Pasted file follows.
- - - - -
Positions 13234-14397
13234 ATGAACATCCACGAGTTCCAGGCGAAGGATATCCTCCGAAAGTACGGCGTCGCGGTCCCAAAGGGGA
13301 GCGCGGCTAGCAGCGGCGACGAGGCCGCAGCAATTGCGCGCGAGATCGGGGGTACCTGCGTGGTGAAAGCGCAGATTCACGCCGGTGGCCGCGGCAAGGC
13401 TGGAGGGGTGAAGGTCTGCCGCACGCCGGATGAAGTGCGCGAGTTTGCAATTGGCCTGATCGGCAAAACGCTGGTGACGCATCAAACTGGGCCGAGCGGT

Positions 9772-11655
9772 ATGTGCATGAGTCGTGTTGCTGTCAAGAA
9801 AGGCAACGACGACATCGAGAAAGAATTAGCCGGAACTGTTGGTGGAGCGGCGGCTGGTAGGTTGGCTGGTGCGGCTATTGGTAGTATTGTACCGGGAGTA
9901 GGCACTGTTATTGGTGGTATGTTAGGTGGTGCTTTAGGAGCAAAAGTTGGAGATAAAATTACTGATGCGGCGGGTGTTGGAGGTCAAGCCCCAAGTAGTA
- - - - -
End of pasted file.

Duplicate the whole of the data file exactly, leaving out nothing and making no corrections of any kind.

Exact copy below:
Positions 13234-14397
13234 ATGAACATCCACGAGTTCCAGGCGAAGGATATCCTCCGAAAGTACGGCGTCGCGGTCCCAAAGGGGA
13301 GCGCGGCTAGCAGCGGCGACGAGGCCGCAGCAATTGCGCGCGAGATCGGGGGTACCTGCGTGGTGAAAGCGCAGATTCACGCCGGTGGCCGCGGCAAGGC
13401 TGGAGGGGTGAAGGTCTGCCGCACGCCGGATGAAGTGCGCGAGTTTGCAATTGGCCTGATCGGCAAAACGCTGGTGACGCATCAAACTGGGCCGAGCGGT

Positions 9772-11655
9772 ATGTGCATGAGTCGTGTTGCTGTCAAGAA
9801 AGGCAACGACGACATCGAGAAAGAATTAGCCGGAACTGTTGGTGGAGCGGCGGCTGGTAGGTTGGCTGGTGCGGCTATTGGTAGTATTGTACCGGGAGTA
9901 GGCACTGTTATTGGTGGTATGTTAGGTGGTGCTTTAGGAGCAAAAGTTGGAGATAAAATTACTGATGCGGCGGGTGTTGGAGGTCAAGCCCCAAGTAGTA